1. Identification of the Procedural Accidents During Root Canal Preparation Using Digital Intraoral Radiography and Cone Beam Computed Tomography

    Directory of Open Access Journals (Sweden)

    Csinszka K.-Ivácson A.-

    2016-09-01

    Full Text Available Crown or root perforation, ledge formation, fractured instruments and perforation of the roots are the most important accidents which appear during endodontic therapy. Our objective was to evaluate the value of digital intraoral periapical radiographs compared to cone beam computed tomography images (CBCT used to diagnose some procedural accidents. Material and methods: Eleven extracted molars were used in this study. A total of 18 perforations and 13 ledges were created artifically and 10 instruments were fractured in the root canals. Digital intraoral periapical radiographs from two angles and CBCT scans were made with the teeth fixed in position. The images were evaluated and the number of detected accidents were stated in percentages. Statistical analysis was performed using the chi square-test. Results: On digital periapical radiographs the evaluators identified 12 (66.66% perforations, 10 (100 % separated instruments and 10 (76.9% created ledges. The CBCT scans made possible the recognition of 17 (94.66 % perforations, 9 (90 % separated instruments and 13 (100% ledges. The totally recognized accidental procedures showed significant differences between the two groups. (p<0.05 Conclusion: Digital periapical radiographs are the most common imaging modalities used during endodontic treatments. Though, the CBCT allows a better identification of the procedural accidents.

  2. Requirements for Computer Based-Procedures for Nuclear Power Plant Field Operators. Results from a Qualitative Study

    International Nuclear Information System (INIS)

    Le Blanc, Katya; Oxstrand, J.H.; Waicosky, T.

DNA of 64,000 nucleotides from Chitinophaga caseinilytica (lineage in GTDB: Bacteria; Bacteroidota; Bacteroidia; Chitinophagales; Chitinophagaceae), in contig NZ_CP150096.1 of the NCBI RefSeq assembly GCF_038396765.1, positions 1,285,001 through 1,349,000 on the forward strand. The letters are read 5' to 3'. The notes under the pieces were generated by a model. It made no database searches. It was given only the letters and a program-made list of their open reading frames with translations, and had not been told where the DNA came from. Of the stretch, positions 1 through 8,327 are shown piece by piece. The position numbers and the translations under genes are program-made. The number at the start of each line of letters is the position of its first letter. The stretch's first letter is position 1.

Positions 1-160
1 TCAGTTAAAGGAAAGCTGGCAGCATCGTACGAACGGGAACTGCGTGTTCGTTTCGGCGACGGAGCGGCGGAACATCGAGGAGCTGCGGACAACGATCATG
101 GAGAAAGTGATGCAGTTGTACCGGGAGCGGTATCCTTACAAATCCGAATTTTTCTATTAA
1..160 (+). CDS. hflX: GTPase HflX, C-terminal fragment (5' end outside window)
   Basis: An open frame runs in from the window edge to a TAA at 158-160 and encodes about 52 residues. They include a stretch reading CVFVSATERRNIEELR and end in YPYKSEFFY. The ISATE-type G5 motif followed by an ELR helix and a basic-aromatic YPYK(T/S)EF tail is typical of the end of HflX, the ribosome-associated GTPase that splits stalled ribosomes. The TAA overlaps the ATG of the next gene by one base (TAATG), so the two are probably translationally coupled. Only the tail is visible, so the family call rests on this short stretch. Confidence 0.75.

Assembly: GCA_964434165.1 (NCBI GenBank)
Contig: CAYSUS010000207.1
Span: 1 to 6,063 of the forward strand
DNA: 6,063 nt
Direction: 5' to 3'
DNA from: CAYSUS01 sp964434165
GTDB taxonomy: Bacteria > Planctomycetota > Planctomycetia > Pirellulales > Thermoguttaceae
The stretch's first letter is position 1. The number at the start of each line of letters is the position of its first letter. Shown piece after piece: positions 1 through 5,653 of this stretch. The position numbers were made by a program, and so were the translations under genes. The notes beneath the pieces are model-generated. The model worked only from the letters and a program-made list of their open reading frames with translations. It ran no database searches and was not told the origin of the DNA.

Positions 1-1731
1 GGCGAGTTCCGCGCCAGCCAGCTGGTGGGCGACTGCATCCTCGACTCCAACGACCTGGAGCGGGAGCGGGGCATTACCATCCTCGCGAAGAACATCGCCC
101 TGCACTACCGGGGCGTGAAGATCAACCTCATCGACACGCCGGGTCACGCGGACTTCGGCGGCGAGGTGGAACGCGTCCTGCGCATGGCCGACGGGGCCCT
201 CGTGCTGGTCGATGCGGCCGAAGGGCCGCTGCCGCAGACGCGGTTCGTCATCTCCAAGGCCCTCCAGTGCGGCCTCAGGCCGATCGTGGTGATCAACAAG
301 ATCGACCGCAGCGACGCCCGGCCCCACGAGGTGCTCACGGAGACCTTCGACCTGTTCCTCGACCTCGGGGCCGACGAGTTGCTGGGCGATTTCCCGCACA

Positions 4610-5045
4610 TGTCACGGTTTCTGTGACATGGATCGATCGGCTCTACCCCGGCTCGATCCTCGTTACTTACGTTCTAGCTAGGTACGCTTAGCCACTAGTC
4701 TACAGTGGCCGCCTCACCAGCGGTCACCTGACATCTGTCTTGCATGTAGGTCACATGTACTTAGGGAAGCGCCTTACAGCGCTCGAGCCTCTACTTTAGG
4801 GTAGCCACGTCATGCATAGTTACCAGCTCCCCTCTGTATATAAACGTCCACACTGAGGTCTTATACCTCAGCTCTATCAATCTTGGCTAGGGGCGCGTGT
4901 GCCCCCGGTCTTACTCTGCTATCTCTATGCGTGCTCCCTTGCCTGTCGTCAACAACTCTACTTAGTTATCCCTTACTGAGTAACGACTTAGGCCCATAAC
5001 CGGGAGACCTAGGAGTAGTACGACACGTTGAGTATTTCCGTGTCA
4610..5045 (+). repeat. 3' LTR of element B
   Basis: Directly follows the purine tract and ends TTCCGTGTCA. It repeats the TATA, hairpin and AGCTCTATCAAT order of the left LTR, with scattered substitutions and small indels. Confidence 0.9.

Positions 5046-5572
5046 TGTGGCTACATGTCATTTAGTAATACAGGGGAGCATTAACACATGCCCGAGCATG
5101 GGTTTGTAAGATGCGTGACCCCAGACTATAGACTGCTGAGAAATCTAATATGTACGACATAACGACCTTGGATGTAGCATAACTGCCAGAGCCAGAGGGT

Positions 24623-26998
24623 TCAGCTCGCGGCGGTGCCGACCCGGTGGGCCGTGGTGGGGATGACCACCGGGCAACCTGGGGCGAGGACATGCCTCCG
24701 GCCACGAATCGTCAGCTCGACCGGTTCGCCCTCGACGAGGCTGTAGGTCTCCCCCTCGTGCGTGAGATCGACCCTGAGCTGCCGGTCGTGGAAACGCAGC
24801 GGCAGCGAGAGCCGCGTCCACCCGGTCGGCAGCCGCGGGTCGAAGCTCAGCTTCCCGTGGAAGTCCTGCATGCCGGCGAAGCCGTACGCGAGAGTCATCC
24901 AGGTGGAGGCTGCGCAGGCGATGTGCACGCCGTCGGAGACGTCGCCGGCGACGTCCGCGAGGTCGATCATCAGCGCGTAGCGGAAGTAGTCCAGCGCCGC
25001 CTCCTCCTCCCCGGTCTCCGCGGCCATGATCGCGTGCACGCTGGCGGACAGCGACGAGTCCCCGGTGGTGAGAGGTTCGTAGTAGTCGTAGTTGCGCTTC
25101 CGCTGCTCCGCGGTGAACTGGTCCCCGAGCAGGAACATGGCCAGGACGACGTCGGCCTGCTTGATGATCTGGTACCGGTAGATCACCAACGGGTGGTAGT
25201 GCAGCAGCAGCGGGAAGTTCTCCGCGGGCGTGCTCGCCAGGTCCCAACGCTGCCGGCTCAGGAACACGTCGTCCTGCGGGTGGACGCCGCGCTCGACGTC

2012-01-01

    Although computer-based procedures (CBPs) have been investigated as a way to enhance operator performance on procedural tasks in the nuclear industry for almost thirty years, they are not currently widely deployed at United States utilities. One of the barriers to the wide scale deployment of CBPs is the lack of operational experience with CBPs that could serve as a sound basis for justifying the use of CBPs for nuclear utilities. Utilities are hesitant to adopt CBPs because of concern over potential costs of implementation, and concern over regulatory approval. Regulators require a sound technical basis for the use of any procedure at the utilities; without operating experience to support the use CBPs, it is difficult to establish such a technical basis. In an effort to begin the process of developing a technical basis for CBPs, researchers at Idaho National Laboratory are partnering with industry to explore CBPs with the objective of defining requirements for CBPs and developing an industry-wide vision and path forward for the use of CBPs. This paper describes the results from a qualitative study aimed at defining requirements for CBPs to be used by field operators and maintenance technicians. (author)

  3. Computational procedures for probing interactions in OLS and logistic regression: SPSS and SAS implementations.

    Science.gov (United States)

    Hayes, Andrew F; Matthes, Jörg

    2009-08-01